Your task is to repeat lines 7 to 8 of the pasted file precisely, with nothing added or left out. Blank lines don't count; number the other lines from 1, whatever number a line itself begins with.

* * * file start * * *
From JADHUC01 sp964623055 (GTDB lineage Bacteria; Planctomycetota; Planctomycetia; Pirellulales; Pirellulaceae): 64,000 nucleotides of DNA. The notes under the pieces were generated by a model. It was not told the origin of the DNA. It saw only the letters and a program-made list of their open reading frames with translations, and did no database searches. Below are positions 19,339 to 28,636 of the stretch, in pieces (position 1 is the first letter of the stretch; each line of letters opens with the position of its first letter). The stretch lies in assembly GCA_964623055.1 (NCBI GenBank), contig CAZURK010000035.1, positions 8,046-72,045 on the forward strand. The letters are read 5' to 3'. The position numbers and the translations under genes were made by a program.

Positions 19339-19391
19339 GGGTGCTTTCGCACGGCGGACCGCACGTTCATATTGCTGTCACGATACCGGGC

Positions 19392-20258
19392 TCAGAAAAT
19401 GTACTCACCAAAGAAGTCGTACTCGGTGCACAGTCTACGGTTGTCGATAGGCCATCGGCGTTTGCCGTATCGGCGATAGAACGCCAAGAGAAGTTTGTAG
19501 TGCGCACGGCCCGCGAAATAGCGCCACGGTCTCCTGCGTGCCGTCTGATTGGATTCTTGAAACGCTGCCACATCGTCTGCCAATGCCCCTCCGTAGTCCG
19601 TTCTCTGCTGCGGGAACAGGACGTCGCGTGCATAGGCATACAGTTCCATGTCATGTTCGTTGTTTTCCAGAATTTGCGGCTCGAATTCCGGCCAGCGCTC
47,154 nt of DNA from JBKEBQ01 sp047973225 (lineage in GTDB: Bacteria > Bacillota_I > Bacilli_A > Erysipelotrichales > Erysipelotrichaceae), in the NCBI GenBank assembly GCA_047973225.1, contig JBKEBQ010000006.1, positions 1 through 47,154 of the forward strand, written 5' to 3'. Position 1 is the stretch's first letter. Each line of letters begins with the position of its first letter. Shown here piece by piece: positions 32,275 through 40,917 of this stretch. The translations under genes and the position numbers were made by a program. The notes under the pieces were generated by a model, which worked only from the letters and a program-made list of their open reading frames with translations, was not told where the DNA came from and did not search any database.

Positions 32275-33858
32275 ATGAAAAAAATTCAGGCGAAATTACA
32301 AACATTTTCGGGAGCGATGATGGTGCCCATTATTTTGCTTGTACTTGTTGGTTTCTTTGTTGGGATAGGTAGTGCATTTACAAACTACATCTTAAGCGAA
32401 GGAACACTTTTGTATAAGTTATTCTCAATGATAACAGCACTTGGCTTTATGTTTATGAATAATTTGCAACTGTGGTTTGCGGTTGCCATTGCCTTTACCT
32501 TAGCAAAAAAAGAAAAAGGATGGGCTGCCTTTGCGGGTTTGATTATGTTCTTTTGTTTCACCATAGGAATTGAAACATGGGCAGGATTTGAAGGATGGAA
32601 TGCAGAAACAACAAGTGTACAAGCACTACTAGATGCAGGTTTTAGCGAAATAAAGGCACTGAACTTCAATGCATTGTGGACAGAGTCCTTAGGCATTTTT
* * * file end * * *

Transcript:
19501 TGCGCACGGCCCGCGAAATAGCGCCACGGTCTCCTGCGTGCCGTCTGATTGGATTCTTGAAACGCTGCCACATCGTCTGCCAATGCCCCTCCGTAGTCCG
19601 TTCTCTGCTGCGGGAACAGGACGTCGCGTGCATAGGCATACAGTTCCATGTCATGTTCGTTGTTTTCCAGAATTTGCGGCTCGAATTCCGGCCAGCGCTC